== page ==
Jonathan Anderson’s prismatic view of Spanish house Loewe is propelling it to new frontiers – including a mighty Middle East expansion.
When Loewe creative director Jonathan Anderson visited the Spanish heritage house’s Madrid factory for the first time, it was, as he recalls, a craftsman’s dream come true. “There’s nothing more exciting than when you see people make something in front of you,” he says, still visibly wondrous of the work that goes into taking a black leather sheet and transforming it into a three-dimensional object. “It’s a quiet brand,” affirms Anderson of Loewe, founded in 1846. “We’re not flashy, but the make is. Like a very good vintage car.”
When Anderson was handed the Loewe creative director baton from outgoing designer Stuart Vevers in 2013, he decided to shake things up. “There was an excitement to do something differently,” he recalls of the change of air. If customers, who were drawn to the historically traditional look and feel of Spain’s oldest house, were suddenly “confused,” as Anderson recalls, he was swift with reassurance. “People are protective of Loewe. For me, it was important to get the craftspeople to own the project, let themselves go, and design the things they have always wanted to make.”
Of course, it is very much Anderson – an alumnus of London College of Fashion who branched out as a menswear designer in 2008 – who dictates in which direction the skins are cut and the embroideries stitched. Today, if Loewe is consistently drawing an eye to its luxurious savoir faire it is perchance due to Anderson’s prismatic and cultural view of the house. At Loewe, where he considers craft to be “the ultimate luxury,” and the “backbone” of the entire brand, he set out to strike a balance of classicism and forward-thinking. For FW20, he marshalled couture codes – caped coats and appliqued shirts (with geese, no less), through to accessories – diamanté jewels on black patent boots, floral-print scarves, and oversized elephant bags. The standout? Men’s clothes with the audacity to pull from ceremonial, noble codes of yesteryear, which today, are often hastily associated with women only. The dare has been dared.
“Loewe is going to be a leader again, not a follower,” comments Anderson, the undisputed man of the house. Now, these fancy clothes will have a space all to itself. This fall, Loewe has opened a second store in The Dubai Mall, which will be dedicated to womenswear, signaling the first time Loewe menswear will be available in the region (located at the original store) with the collection of men’s ready-to-wear, leather goods, accessories, and shoes. It’s part of an overall Middle East expansion of the brand, which will also see a Loewe store open in Kuwait.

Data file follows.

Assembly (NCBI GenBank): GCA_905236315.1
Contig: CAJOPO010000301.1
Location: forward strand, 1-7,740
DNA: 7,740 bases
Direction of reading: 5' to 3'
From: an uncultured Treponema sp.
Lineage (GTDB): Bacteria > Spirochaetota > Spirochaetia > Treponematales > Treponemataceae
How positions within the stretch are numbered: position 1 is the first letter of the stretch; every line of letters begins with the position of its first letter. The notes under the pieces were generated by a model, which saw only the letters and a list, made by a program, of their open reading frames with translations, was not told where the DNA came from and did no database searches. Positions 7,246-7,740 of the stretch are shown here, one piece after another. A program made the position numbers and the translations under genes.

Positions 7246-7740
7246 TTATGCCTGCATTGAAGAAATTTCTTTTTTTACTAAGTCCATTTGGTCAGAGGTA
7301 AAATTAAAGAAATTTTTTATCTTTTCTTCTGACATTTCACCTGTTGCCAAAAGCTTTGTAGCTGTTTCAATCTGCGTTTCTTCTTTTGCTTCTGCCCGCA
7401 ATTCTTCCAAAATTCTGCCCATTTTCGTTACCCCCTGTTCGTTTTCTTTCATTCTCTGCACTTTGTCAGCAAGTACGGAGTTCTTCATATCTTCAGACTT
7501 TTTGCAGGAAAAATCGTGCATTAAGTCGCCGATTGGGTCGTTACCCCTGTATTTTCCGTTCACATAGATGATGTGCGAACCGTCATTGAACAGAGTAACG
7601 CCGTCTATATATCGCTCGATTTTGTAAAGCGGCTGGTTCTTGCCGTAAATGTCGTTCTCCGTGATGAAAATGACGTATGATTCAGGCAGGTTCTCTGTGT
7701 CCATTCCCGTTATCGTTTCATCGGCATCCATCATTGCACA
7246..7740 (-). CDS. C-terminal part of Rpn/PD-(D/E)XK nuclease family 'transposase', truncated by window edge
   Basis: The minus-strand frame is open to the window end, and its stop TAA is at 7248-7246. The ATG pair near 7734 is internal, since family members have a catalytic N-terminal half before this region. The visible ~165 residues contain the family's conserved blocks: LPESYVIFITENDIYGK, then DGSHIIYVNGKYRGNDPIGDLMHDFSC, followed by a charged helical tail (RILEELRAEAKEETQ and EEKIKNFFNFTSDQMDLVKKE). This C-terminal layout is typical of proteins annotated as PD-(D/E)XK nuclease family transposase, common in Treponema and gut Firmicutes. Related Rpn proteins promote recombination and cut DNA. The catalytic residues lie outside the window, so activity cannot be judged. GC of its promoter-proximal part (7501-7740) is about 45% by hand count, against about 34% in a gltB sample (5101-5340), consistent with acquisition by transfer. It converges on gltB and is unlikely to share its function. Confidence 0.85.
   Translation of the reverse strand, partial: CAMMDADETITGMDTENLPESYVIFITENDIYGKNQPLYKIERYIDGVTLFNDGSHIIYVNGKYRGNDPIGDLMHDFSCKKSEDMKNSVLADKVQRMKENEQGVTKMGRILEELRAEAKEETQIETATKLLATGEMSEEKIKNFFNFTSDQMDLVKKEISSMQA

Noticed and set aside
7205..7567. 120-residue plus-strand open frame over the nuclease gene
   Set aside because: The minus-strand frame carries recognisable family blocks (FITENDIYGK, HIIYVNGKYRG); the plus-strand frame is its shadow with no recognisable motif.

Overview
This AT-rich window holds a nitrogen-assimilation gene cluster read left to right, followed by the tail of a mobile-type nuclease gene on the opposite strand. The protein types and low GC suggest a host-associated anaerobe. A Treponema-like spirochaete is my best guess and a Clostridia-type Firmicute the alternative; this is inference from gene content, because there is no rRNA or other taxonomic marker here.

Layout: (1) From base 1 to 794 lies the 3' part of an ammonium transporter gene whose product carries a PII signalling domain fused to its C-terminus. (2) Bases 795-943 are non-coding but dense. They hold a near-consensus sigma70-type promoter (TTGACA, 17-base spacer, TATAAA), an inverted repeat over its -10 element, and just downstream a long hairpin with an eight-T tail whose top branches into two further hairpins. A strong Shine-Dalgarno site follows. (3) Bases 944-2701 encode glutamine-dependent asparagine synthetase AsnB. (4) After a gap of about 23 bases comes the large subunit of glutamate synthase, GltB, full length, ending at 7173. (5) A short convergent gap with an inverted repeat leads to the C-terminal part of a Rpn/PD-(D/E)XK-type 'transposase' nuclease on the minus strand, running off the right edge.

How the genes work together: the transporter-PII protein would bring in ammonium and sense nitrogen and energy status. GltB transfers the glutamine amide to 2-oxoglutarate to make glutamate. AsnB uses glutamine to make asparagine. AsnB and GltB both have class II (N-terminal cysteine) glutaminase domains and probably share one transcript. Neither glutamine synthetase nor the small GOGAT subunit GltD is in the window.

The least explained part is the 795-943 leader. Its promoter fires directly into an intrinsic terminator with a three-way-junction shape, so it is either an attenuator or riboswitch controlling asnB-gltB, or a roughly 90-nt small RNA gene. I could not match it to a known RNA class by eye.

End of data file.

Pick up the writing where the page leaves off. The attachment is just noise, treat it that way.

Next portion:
Anderson, who was born in Northern Ireland to a rugby-playing father and a secondary school teacher mother and raised on the Balearic island of Ibiza, harbors a curatorial approach to all things he considers interesting, of which fashion and craft are at the forefront. Today, on appointment by the prime minister of the UK, he is on the board of trustees to the Victoria & Albert Museum in London. It’s a journey not learned overnight; rather, it is one that starts as an apprenticeship of the past. He debuted in menswear in 2008 and within two years, had expanded his namesake brand, JW Anderson, to include women. After being called to the helm of Loewe in 2013, within three years, he founded the Loewe Foundation Craft Prize. It is the first international award for contemporary craft and the Loewe stores are abundant art-filled spaces featuring storytelling pieces across all milieus. Anderson believes that there is a fervent desire for the handmade and all that it stands for. “I think with consumers, people want that. They want to know that there is a thought process, a humility in it, an honesty to it.”
Perhaps, what is most satisfying about Loewe is that under Anderson’s direction, it has not transitioned like all too many brands, but rather, it has somersaulted a life cycle, all the while managing a shift in generational perspective. Loewe encapsulates true Spanish romance, mystery in surprise, and respect for undying craft; throw in Anderson, one of Ireland’s luckier risk-takers, and a quote from the great Spanish writer Cervantes comes to mind, “He who loses his courage, loses all.” Clothes make the man for those who have the foresight to see as far as the past.
Originally published in the Fall/Winter issue of Vogue Man Arabia
Photography The Bardos
Style Pierre-Alexandre FillaireHair Sadek Larjane at The Wall Group
Grooming Thomas Lorenz at Home Agency
Set design Ella Sinelle
Production The Artflow
Casting Troy Westwood
Lighting and photography assistant Loc Boyle
Style assistant Nina Meziani
Model Anis at Success Mode